If two fresh Cheerios are placed near each other while ﬂoating on milk, they will rapidly pull together. What force causes that attraction?
Jearl Walker - The Flying Circus of Physics
In Part One: The Natural World, we explored naturally occurring organic and inorganic systems that exhibit self-assembly. We saw that nature utilizes four key principles in her design of such systems: structured particles, binding forces, environment, and driving forces. These are listed and explained for reference in Table 4.1. In this, the second part of the text: Engineered Systems, we turn our atten-
tion to man-made self-assembling systems. Our goal is to answer the question: “What self-assembling systems can we build now and how do we do it?” In this and the next three chapters we will examine this question from the viewpoint of physics, chemistry, biology, and engineering. We will see that no matter what viewpoint we take, the four basic components of nature’s design are utilized. We will also see that from an engineering perspective, each of these principles provides an opportunity for design. However, we’ll also ﬁnd that the design of self-assembling systems presents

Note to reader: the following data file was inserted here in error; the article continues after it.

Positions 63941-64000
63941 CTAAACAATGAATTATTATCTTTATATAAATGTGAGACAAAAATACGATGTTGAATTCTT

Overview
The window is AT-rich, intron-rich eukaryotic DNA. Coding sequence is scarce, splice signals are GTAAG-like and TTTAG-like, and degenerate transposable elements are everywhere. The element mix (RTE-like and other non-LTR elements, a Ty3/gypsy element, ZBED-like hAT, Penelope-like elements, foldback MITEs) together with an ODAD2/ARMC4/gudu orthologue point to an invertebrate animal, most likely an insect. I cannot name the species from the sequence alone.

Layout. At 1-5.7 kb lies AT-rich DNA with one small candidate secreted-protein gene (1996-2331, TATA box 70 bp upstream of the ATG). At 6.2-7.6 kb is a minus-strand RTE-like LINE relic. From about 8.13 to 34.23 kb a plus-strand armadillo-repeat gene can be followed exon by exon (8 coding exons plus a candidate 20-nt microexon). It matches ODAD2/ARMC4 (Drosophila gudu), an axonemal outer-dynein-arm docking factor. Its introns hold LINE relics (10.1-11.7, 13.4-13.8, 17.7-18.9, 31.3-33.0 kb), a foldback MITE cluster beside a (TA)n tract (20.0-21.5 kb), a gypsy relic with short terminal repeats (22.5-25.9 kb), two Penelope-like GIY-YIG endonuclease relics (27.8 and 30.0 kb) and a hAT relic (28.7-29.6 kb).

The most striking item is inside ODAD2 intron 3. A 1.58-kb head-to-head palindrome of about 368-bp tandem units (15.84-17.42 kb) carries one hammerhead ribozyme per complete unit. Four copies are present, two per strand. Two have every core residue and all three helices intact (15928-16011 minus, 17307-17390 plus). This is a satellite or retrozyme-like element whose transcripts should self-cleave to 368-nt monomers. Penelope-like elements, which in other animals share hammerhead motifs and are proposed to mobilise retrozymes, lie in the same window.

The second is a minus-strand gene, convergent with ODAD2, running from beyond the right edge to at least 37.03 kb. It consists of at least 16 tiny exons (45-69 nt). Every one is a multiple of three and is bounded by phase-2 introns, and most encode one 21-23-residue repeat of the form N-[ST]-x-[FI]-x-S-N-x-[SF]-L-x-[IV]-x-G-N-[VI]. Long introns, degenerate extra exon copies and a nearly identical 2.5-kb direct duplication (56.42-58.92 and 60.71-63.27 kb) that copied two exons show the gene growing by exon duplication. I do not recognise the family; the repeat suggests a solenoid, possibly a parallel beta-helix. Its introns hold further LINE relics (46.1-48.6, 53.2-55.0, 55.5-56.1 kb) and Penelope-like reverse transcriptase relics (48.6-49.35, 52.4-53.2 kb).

the designer with three major challenges. We call these the forward problem, the backward problem, and the yield problem. The forward problem is predictive. Given a set of particles, a binding force, an environment, and a driving force, what structures will the system produce? The backward problem1 goes the other way around. Given the desired structure, how do we choose a set of particles, a binding force, an environment, and a driving force to assemble this structure? The yield problem arises because of the stochastic nature of the driving force in self-assembly. Typical systems contain local energy minima and our actual output is diﬀerent from our desired output. The yield problem asks: How do we maximize our yield?